A stranger, a young man about 20 years of age, six feet high, weight about 180 lbs., with black hair, thin, black moustache, little beard on the chin, dressed in homespun, black coat and brown pants, mysteriously disappeared from McCalla, in this county, on the evening of the 9th inst. A mare that he was riding, was found the next morning at Mr. Morris, near McCalla, saddle turned under her, and forefeet entangled in the reins of the bridle. The mare is a dappled “clay-bank” star in the forehead, blazed nose and wart on left flank. – The young man said he came from three miles west of Birmingham, and was on his route to Tuskaloosa and Meridian.

  • OVERLOOKED – In our of “Birmingham Industries,” last week, we unintentionally overlooked a few of our good citizens. First among them was our talented friend, Geo. S. Cox, Esq., who although last on the list is by no means “least.” Next the house of N. F. Miles, up 2d Avenue, was omitted – it is a family grocery and provision store. Then Mrs. Haile’s millinery establishment did not appear – situated on 2d Avenue. And our industrious friend “Barney the Bottler,” who manufactures Mineral and Soda Waters and a superior quality of Ale– good as “Bass.” Mr. Barney’s establishment is next to Calfee & Day’s old stand – 2nd Avenue.
  • Calmes Lodge I. O. G. T. elected and installed the following officers, for the present quarter: B. A. Thompson, W. C. T.; Miss Laura Basham, W. V. T.; H. L Watlington, W. Sec.; T. A. Nixon, W. F. Sec.; Mrs. L. A. Miles, W. T.; N. F. Miles, W. Chap, J. F. Bates, w. M.; Miss Ella Cheek, W. G.; H. Constantine, W. Sent.; Mrs L. H. Watlington, W. A. Sec.; Miss Alma Sullenberger, W. D. M.; Mrs. H. L. Stevens, W. R. H. S.; Miss Isa Wood, W. L. H. S.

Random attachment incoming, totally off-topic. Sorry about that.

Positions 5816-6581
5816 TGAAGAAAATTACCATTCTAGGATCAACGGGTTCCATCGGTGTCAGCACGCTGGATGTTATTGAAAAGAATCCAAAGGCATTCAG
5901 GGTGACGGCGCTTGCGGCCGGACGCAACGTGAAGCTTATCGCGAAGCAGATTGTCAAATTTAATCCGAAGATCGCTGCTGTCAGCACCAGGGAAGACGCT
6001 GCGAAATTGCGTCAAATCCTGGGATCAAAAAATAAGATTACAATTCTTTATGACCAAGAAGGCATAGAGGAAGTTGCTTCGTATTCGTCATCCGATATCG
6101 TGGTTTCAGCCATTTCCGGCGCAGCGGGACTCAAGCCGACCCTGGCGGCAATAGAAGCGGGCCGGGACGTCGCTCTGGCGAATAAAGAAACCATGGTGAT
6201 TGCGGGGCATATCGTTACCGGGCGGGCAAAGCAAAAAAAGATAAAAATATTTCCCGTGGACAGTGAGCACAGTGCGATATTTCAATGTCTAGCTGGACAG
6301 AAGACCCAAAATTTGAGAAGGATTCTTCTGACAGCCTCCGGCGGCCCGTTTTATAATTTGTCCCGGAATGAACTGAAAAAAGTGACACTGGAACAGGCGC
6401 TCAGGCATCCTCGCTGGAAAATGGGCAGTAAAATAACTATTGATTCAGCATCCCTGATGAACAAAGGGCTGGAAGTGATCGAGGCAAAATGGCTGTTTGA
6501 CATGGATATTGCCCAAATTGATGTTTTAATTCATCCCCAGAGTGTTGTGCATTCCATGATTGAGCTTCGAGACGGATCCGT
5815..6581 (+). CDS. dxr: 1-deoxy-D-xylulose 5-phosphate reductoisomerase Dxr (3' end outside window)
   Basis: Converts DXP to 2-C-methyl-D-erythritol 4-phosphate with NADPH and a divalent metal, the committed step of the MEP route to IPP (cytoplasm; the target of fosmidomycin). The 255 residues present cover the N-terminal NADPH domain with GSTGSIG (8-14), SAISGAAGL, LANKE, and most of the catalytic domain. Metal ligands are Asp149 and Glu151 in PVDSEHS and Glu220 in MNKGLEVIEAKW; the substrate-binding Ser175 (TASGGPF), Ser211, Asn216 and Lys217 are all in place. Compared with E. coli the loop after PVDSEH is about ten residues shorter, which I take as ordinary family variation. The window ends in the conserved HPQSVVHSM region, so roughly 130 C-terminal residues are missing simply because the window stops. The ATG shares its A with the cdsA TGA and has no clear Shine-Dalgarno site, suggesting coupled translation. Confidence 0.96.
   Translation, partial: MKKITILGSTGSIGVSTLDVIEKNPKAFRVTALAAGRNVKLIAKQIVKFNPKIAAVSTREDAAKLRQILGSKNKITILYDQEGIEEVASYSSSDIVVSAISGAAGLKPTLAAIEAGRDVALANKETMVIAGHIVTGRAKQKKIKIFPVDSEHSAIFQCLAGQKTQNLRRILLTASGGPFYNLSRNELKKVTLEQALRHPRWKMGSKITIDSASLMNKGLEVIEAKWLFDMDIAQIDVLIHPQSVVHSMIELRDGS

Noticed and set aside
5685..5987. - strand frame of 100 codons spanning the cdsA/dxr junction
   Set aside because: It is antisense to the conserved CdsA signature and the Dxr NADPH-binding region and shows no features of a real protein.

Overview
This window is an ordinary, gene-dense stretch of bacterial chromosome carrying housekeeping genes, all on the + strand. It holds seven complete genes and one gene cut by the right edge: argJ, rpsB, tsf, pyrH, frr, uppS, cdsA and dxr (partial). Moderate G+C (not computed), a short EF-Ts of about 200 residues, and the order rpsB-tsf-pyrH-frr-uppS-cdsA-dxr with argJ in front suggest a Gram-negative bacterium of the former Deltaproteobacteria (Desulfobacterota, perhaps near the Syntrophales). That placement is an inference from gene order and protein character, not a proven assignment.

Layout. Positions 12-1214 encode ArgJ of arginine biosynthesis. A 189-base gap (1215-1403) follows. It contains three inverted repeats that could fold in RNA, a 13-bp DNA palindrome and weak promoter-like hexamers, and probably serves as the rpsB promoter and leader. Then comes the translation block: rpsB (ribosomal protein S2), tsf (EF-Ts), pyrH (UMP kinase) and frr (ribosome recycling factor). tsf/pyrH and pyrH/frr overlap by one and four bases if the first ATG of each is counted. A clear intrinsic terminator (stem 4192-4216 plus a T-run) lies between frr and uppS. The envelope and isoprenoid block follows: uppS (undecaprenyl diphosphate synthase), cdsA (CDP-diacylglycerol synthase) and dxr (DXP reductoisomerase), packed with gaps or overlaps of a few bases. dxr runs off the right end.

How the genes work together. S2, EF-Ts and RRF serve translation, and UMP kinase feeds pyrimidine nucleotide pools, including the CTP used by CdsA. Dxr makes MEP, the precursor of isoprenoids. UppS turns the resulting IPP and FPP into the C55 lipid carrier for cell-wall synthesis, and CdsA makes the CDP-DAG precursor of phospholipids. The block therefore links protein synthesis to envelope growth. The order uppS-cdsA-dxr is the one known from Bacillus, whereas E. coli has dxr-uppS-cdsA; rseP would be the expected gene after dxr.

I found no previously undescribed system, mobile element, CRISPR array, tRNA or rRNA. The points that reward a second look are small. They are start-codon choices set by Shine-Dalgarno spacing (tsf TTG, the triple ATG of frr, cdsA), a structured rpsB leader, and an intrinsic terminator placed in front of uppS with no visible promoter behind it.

• Capt. Daniel has received an addition lot of piping for the mains, and will soon extend water privileges


  • Mr. M. E. Reese, of the Morning News, Montgomery, gave us a pop-call yesterday. He represents one of the sprightliest dailies North or South.
  • We are indebted to Joseph H. Speed, Superintendent of Public Instruction, for a copy of his Report, for the Scholastic year ending October 1st, 1873.
  • Col. Joseph Hodgson, once the editor of the Montgomery Mail, and late Superintendent of Education of Alabama, is now editor of the New Orleans Picayune.
  • The first and second mortgage bond-holders of the Selma, Rome & Dalton R.R. are seeking an order of sale for the road from Chancellor Turner.
  • MARRIED – At the residence of the bride’s father, on the morning of 18th inst., Mr. J. T. Miles and Miss Elizabeth J. Hudson. May peace, plenty and happiness ever be theirs.

ALABAMA PIONEERS Transcribed Wills and Abstracts of Wills Book I

ALABAMA PIONEERS Transcribed Wills and Abstracts of Wills Book I (Alabama Pioneer Transcribed Wills & Abstracts of Wills 1)

By (author): Donna R Causey
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About Donna R Causey

Donna R. Causey, resident of Alabama, was a teacher in the public school system for twenty years. When she retired, Donna found time to focus on her lifetime passion for historical writing. She developed the websites www.alabamapioneers and All her books can be purchased at and Barnes & Noble. She has authored numerous genealogy books. RIBBON OF LOVE: A Novel Of Colonial America (TAPESTRY OF LOVE) is her first novel in the Tapestry of Love about her family where she uses actual characters, facts, dates and places to create a story about life as it might have happened in colonial Virginia. Faith and Courage: Tapestry of Love (Volume 2) is the second book and the third FreeHearts: A Novel of Colonial America (Book 3 in the Tapestry of Love Series) Discordance: The Cottinghams (Volume 1) is the continuation of the story. . For a complete list of books, visit Donna R Causey



  1. Daniel F Stinson

    Been there done that , Diving Champ, Heavy Weight Divison 1960. Great fun.

  2. Shirley Matthews

    Love the sign and the 19th. nineteenth century….